Retro: Rise and fall of cinema in Thrapston

The Plaza in Thrapston, the venue of the town's cinema from 1934 to 1964

The Plaza in Thrapston, the venue of the town's cinema from 1934 to 1964

0
Have your say

For nearly 50 years Thrapston had its own cinema.

Neil Busby from Thrapston District Historical Society looks back to when Thrapston had its own cinema.

Thrapston’s first cinema was opened in the Temperance Hall in Bridge Street during the latter half of the First World War by a Mr Williams, who also owned a cinema in Cambridgeshire.

The hall could seat about 400 people on hard wooden benches at the front and on chairs at the back for more affluent patrons.

The balcony was largely occupied by the projection box.

The main hall was lit by two large gas lamps which were turned off by an attendant with a long pole when the show was about to begin.

The projector was powered by a generator outside the back of the building.

There was only one projector so there was an interval every time the film reel had to be changed.

The hall was still in use when the first “talkie” – Rookery Nook with Ralph Lynn and Tom Walls – came to Thrapston in 1931.

The original “church” window at the end of the hall was covered inside by the cinema screen which hung over the top of the stage.

On the stage there was a piano which played in the days of the silent film.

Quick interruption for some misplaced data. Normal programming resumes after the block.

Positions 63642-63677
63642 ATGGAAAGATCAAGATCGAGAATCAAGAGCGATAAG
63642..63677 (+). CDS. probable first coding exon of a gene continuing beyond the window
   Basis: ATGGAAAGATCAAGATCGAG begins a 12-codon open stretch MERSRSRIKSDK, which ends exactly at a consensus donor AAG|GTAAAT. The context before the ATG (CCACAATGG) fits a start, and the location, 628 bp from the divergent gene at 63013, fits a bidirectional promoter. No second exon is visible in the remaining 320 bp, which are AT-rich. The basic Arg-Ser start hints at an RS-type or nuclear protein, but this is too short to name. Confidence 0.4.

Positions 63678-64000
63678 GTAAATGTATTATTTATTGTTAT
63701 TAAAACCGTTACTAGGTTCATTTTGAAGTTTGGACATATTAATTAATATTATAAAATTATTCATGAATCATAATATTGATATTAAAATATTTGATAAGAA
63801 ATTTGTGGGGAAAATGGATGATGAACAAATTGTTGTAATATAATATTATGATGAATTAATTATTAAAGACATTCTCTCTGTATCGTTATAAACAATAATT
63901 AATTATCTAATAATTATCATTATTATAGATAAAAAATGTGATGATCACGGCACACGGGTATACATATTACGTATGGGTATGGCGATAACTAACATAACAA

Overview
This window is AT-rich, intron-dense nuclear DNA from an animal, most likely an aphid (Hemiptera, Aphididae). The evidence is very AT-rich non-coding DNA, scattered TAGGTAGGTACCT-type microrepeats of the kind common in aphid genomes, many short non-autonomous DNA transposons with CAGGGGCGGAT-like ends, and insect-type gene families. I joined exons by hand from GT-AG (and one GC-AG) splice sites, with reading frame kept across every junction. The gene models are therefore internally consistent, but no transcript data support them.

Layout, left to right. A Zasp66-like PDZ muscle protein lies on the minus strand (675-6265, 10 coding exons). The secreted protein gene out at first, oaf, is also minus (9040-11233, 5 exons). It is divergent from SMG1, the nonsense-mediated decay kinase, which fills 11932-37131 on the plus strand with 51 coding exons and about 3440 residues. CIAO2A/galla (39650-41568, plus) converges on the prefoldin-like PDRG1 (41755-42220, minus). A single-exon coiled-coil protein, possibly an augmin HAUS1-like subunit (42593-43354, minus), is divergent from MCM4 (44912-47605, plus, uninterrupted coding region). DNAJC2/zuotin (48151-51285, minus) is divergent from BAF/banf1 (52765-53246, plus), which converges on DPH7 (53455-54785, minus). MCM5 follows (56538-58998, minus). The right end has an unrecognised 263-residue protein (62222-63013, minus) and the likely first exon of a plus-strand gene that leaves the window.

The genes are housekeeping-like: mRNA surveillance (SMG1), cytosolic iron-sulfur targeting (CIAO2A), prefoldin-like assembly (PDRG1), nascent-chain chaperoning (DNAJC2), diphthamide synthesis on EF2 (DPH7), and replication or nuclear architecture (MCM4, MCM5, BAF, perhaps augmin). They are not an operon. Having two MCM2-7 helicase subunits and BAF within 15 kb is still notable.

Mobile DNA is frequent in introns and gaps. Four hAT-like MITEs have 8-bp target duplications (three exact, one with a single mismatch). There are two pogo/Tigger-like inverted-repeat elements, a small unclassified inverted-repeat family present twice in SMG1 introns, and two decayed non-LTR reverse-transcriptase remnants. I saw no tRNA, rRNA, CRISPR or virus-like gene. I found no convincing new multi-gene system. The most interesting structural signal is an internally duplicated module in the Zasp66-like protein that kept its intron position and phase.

The music was appropriate to the theme of the film.

The stage and screen could be removed when the hall was used for social occasions such as teas or amateur dramatics.

In 1934, Mr Williams eventually moved from the Temperance Hall to the Plaza, a purpose-built cinema with a frontage on to Cosy Nook.

At the entrance, a flight of steps led to glazed double doors.

There was a small foyer with a centrally placed box office and stairs up to the projector room and a few balcony seats.

Again there was seating for about 400 people, but with modern tip-up seats.

The auditorium had a gently raked floor except at the front where seats were on the level.

These could be removed and the floor used for dancing when musical events were held.

There was a very narrow stage in front of the screen and members of the band had to sit in a single line.

The same Rushton Hornsby engine supplied power during the whole time the Plaza was a cinema.

In 1943, Mr Williams sold out to Risborough Cinemas of Fleet, Hampshire, who installed cinemascope and two Kalee projectors.

Cinema audiences everywhere dwindled and the Plaza closed in November 1964.

It was bought by George Browne in the next year and he held cinema shows four times a week, alternating with bingo sessions.

Later it became a store room for reproduction furniture from the Oundle Galleries.

The Plaza is now a very busy community centre run by Thrapston Town Council.

This article is an extract from a past edition of Strapetona, the magazine of Thrapston District Historical Society.